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24 Responses

    Default Gravatar
    EkeneAugust 13, 2017

    I am a new immigrant to Australian and do not have any credit history. I am considering building up a good one because I might need it for a car loan and/or mortgage sometime in the future.
    Your article was helpful, but I do have some questions:
    Does the credit history system work like that of the US, and what is the credit score range?
    What would be ideal cards for a beginner that has no annual fees, with good rewards? The interest rate may not matter because I intend to pay my bill in full every cycle.


      RenchAugust 13, 2017Finder

      Hi Ekene,

      Thanks for reaching out to us.

      With regards to your query about the credit history, yes you need to have it for you to be able to apply for a credit card for your future use.

      A credit score is a numerical representation of your credit history. Please feel free to learn more about how to improve your credit score and increase your chance of getting approved for any future credit applications you may make.

      If this interests you, please consider requesting your credit report for free.

      Simply add your phone number to get our Finder app and start requesting your credit score.

      Alternatively, you can click on the “Continue on web” if you wish not to get your score through the app.
      A pop-up window would appear. Click on the “Log in” tab if you already have a Finder account. Click on the “Register” tab if you wish to create a new account.

      Once you’re in, you can then request your credit score.Hope this helps.

      Best regards,

    Default Gravatar
    EmilyJuly 23, 2017

    I am looking into applying for a credit card in Australia. I am currently receiving roughly 24k in welfare and am unemployed. I’ve never had a credit card before, nor have I known anyone who had one while I knew them.
    I’d like to ask a couple of questions. First, about the interest. Does the interest accrue at a certain time in the month (or statement period), or does it accrue all the time except for specifically no-interest periods? For example, if I only made small purchases using it and could pay the entire balance back upon receiving the bill, would I have to pay the interest?
    I would only want a small limit, so as to limit my spending and have it as a back-up in case my welfare for some reason doesn’t come in or is reduced temporarily. Are there any fees or penalties for not using it for a certain period of time?
    Thank you :)

      RenchJuly 24, 2017Finder

      Hi Emily,

      Thanks for reaching out to us.

      Most low-income cards offer interest-free days on purchases, though the number of days (such as up to 55 days) would vary from card to card. To take advantage of these interest-free days, you have to pay your account’s closing balance completely every month. Please read more about what interest free period means for credit cards. After that, you can also explore low income credit cards and see which one would best fit your needs.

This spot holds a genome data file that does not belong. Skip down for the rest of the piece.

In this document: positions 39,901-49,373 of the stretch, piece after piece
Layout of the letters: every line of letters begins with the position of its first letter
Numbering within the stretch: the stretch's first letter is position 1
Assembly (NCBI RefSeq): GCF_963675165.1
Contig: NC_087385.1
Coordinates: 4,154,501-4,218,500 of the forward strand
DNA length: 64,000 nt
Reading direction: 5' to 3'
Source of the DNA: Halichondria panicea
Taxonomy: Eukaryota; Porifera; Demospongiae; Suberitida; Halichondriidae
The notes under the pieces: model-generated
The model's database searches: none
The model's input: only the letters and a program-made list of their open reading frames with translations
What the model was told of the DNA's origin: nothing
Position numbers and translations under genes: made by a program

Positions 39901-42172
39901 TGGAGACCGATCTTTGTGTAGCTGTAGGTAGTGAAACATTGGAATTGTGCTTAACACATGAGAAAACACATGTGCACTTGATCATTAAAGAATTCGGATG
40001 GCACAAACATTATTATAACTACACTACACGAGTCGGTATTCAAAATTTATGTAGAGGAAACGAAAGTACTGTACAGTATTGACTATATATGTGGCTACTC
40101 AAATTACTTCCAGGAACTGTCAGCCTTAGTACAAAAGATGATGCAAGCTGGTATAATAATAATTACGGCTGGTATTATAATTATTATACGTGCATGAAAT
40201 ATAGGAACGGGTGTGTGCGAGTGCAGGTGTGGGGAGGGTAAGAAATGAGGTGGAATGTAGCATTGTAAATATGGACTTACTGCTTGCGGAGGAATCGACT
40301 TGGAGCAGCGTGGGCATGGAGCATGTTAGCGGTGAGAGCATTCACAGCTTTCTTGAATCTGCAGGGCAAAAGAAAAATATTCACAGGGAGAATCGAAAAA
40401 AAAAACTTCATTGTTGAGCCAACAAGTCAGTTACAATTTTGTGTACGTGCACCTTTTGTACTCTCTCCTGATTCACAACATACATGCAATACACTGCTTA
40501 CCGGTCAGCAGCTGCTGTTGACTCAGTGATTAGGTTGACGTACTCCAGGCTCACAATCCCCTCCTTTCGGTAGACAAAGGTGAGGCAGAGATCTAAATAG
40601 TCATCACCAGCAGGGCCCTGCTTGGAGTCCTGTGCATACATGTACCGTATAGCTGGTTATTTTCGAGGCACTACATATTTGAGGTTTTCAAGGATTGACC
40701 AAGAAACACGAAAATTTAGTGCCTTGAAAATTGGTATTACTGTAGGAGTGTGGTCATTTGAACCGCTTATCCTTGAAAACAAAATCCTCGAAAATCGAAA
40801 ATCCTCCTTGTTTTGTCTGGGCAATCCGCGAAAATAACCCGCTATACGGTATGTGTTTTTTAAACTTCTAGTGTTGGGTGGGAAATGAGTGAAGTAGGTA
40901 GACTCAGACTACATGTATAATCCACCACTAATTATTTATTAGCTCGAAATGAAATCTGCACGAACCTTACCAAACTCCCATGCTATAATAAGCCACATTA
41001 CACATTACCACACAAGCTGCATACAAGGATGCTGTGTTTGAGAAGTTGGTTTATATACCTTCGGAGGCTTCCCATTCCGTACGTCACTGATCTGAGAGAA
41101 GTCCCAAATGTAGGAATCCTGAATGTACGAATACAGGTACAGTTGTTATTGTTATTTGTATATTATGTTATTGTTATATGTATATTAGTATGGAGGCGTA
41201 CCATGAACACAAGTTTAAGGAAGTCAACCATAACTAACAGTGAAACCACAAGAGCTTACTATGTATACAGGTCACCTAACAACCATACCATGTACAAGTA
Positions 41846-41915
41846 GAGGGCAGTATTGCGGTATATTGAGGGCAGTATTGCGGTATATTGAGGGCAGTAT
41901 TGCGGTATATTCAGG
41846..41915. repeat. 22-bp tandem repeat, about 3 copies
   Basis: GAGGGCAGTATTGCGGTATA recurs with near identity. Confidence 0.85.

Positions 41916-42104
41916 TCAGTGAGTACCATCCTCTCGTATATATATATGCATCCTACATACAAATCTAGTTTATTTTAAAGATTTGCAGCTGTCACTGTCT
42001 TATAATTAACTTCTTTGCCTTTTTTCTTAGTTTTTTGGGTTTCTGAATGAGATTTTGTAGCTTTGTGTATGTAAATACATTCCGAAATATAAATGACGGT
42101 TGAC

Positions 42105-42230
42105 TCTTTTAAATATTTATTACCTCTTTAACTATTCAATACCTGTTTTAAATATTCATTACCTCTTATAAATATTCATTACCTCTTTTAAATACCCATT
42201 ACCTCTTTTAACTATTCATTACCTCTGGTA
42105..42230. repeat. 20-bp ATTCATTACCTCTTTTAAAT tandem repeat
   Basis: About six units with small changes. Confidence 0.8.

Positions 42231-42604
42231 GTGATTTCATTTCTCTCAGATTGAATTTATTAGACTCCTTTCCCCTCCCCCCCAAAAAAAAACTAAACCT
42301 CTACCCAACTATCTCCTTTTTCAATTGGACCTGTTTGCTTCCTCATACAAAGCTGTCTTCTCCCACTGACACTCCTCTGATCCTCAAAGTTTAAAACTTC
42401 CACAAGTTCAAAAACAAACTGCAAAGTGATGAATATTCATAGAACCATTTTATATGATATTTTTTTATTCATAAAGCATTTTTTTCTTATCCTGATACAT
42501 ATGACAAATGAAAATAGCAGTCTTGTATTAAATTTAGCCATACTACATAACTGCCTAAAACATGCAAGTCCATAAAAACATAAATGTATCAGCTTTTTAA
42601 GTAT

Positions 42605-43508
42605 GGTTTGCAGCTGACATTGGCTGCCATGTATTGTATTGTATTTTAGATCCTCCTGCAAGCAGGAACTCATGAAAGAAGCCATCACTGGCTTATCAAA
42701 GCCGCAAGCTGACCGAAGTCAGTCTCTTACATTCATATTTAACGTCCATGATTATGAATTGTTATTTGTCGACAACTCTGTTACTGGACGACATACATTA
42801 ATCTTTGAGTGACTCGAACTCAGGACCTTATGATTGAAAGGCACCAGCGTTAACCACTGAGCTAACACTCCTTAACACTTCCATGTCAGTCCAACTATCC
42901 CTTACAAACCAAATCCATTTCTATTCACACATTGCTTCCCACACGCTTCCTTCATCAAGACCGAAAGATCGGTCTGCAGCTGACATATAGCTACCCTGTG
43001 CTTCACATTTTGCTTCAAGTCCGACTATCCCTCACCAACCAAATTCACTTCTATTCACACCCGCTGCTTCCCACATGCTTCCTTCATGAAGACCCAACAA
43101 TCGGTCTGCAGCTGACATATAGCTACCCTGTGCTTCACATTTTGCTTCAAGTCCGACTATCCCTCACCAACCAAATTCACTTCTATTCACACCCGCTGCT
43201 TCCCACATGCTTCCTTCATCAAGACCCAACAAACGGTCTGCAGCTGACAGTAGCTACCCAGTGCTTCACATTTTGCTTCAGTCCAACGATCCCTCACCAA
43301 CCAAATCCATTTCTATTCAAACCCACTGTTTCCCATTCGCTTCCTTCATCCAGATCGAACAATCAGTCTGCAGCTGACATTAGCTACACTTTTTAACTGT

I hope this helps.


    Default Gravatar
    JJSeptember 9, 2016

    Alright… Really stupid here, don’t know anything about credit cards. And when I’m applying for them it asks for my card limit. I’m trying to find articles that explain it for a first-time user. Help?

      YsaSeptember 16, 2016Finder

      Hi JJ,

      Thanks for reaching out.

      You may wish to check our guide about credit cards for beginners. This guide will tell you all you need to know about how credit cards work.

      I hope this helps.


    Default Gravatar
    SamJuly 7, 2016

    Hi I need a credit card to hire a car in Spain what card would you recommend as I would only need to use it 2-3 times a year

      MayJuly 7, 2016Finder

      Hi Sam,

      Thanks for your inquiry.

      Please check our credit card overseas use guide in comparing your options for credit cards that can be used overseas (or in Spain). Though I’m not sure if these cards we have listed will be accepted by your merchant (for car hire). It’s best to contact the car hire provider if they would accept these cards.

      I hope this has helped.


    Default Gravatar
    JustinApril 11, 2015

    If i bought a $3000 lawn mower what are some examples of what my payments would be

    Random interest rates and min. Payments

      JonathanApril 14, 2015Finder

      Hi Justin,

      Thanks for your inquiry.

      Depending on whether the card has a promotional rate, you would be paying the purchase rate on the balance remaining. You can compare our range of 0% purchase credit cards to see your options. You can select the “Go to Site” button of your preferred credit card to proceed with your application. You can also contact the provider if you have specific questions. A gentle reminder, please ensure to read through the relevant product disclosure statement and terms and conditions to ensure that you got everything covered before you apply.